[Taxacom] Cadetia kutubu

Paul Kirk p.kirk at cabi.org
Fri Sep 26 02:24:45 CDT 2008


It would be both nomenclaturally and taxonomically irresponsible to
publish another name for this taxon without examining the type and
reaching the (presumably) same conclusion that the person(s) who
originally proposed the name reached - that the taxon was undescribed
and worthy of a name at the rank of species. Nomeclature is, and always
has been, a servant of taxonomy. The ICBN aim at the provision of a
stable method of naming taxonomic groups, avoiding and rejecting the use
of names that may cause ambiguity or throw science into confusion ...
(the Preamble to the Code). To publish a different name for this taxon
would do just that. The taxon (if it is new) has a name already,
presumably there are other data about it that 'we' are unaware of, is it
relevant in the 21st century that the name complies with the regulations
in some document first written at the end of the 19th century?

Paul

-----Original Message-----
From: taxacom-bounces at mailman.nhm.ku.edu
[mailto:taxacom-bounces at mailman.nhm.ku.edu] On Behalf Of Mario Blanco
Sent: 26 September 2008 07:55
To: TAXACOM
Subject: Re: [Taxacom] Cadetia kutubu

This species might been published already, even if IPNI or TROPICOS  do
not cite it.  Neither IPNI nor TROPICOS incorporate validly published
names immediately; it takes them a while (up to a few months in some
cases) to pick up names in the literature. 

To name it as something else and make the name Cadetia kutubu
illegitimate (which, by the way, its is not the same as invalid,
according to the ICBN, although both are illegal names from a strictly
nomenclatural viewpoint), you would need to publish a different name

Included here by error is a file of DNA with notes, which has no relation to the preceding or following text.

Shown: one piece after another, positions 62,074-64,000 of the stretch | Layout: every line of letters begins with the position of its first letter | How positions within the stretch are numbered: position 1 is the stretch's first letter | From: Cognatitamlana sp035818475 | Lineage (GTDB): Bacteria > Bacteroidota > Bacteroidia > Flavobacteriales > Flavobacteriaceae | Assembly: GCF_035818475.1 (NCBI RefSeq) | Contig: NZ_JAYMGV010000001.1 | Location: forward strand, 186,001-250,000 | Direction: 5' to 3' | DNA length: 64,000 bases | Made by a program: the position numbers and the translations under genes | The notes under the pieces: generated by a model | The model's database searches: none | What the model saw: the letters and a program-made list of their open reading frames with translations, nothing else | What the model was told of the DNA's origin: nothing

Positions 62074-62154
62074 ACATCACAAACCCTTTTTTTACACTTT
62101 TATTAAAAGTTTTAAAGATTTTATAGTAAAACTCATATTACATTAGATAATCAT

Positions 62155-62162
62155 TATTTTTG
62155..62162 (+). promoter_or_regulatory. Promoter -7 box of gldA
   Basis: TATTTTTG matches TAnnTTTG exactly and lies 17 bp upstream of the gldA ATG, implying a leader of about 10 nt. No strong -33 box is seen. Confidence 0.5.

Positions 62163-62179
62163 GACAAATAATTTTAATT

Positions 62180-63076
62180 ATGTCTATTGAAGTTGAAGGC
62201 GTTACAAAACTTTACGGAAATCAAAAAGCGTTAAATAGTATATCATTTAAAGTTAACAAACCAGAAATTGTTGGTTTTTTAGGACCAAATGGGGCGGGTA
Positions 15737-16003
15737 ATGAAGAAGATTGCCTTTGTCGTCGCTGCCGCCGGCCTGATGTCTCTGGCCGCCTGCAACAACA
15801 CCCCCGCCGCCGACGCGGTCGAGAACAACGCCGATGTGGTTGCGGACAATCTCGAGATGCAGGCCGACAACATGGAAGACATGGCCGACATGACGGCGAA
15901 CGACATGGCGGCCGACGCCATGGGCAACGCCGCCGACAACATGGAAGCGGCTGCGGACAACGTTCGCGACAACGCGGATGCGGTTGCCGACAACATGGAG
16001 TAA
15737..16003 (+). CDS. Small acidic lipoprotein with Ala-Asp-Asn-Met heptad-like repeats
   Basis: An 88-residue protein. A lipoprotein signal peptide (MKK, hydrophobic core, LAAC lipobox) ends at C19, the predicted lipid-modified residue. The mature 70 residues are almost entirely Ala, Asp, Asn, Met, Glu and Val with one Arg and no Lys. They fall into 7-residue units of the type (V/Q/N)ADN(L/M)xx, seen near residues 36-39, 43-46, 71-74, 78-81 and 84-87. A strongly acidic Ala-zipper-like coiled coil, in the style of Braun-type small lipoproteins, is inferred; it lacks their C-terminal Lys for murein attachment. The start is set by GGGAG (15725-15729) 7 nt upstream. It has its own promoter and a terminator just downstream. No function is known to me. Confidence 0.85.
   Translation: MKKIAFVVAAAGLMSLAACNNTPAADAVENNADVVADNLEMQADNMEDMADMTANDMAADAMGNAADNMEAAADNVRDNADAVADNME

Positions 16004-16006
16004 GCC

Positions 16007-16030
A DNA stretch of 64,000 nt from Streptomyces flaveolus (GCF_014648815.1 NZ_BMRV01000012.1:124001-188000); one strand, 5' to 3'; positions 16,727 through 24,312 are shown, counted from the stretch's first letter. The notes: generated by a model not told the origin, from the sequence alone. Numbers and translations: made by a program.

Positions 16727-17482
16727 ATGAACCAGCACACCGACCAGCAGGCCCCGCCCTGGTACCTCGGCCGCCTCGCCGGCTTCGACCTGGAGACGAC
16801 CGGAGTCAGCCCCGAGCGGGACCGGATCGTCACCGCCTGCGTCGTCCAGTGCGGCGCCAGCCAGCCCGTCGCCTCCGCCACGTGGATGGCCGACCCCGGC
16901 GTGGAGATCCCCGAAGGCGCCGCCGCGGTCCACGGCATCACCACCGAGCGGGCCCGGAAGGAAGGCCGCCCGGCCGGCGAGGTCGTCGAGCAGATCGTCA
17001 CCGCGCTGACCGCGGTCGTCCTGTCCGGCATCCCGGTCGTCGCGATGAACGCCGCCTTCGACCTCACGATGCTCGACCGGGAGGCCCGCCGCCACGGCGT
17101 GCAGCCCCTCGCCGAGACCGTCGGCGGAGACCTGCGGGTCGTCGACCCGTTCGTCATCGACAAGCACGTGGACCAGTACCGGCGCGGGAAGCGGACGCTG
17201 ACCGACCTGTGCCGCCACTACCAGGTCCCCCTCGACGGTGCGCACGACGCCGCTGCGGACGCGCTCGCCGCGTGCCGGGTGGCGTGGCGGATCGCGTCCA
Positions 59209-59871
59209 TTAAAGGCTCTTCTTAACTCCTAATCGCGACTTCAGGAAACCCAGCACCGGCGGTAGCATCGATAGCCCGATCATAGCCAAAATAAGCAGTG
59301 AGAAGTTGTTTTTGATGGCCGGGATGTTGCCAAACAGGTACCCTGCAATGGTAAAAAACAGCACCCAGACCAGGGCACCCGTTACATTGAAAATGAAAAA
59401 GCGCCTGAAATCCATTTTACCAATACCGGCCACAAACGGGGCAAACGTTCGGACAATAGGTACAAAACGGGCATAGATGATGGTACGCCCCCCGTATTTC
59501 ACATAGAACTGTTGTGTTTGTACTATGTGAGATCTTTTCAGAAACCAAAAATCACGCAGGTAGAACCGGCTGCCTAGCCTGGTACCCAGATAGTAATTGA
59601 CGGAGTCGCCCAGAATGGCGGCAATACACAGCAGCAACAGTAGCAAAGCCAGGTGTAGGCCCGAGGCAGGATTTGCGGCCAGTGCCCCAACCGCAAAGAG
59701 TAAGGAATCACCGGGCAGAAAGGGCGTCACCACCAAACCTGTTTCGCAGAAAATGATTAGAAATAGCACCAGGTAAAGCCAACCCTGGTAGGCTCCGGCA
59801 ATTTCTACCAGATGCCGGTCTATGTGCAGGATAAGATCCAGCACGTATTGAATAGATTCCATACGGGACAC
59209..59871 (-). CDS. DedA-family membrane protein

designating the same specimen as the type before C. kutubu is
effectively published in print.

But, do you really want to do this just because you can? (assuming it
has not been published already). What's the point? Rushing to kill the
name seems a little bit ill -intentioned to me.

M.

Geoff Read wrote:
> In zoology this name would hopefully qualify as a temporary reference
(Art 1.3), and thus would be excluded from consideration by the ICZN
code.
> If not it wouldn't be a nomen nudum anyway as web doesn't qualify as
published. 
>
> But if it was me making the decision, I'd want to name it something
else now, just to kill the connection in Google to the press release and
news reports. 
>
> Geoff
>
>   
>>>> On 25/09/2008 at 10:46 a.m., "Jim Croft" <jim.croft at gmail.com>
wrote:
>>>>         
>> It is not in IPNI, but all over the web.   It could nomem nudum in
the
>> service of publicity.  If so I will bet it is not the first time this

>> has happened.
>>
>> Perhaps the ICBN needs a new class of name, the nomen nuncium, the 
>> nomen famum or the nomen medium  :)
>>
>> jim
>>
>> On Thu, Sep 25, 2008 at 9:03 AM, Arthur Chapman
<taxacom3 at achapman.org> wrote:
>>     
>>> Robert
>>>
>>> I would contact Wayne Harris at the Queensland Herbarium
>>>
>>> See also article in WWF Newsletter
>>>
>>>       
>> http://www.panda.org/about_wwf/what_we_do/forests/news/successes/inde
>> x.cfm?uN
>> ewsID=83360
>>     
>>> regards
>>>
>>> Arthur D. Chapman
>>> Toowoomba, Australia
>>>
>>>
>>> Robert Lipkin wrote:
>>>       
>>>> Is anyone familiar with a recently described species of Cadetia 
>>>> from New Guinea, C. Kutubu? I have seen reference to it, but have 
>>>> not been able to locate where it was published and who the author 
>>>> is. Any details would be greatly appreciated.
>>>>         
>
>
>
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> Taxacom at mailman.nhm.ku.edu
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>
>   

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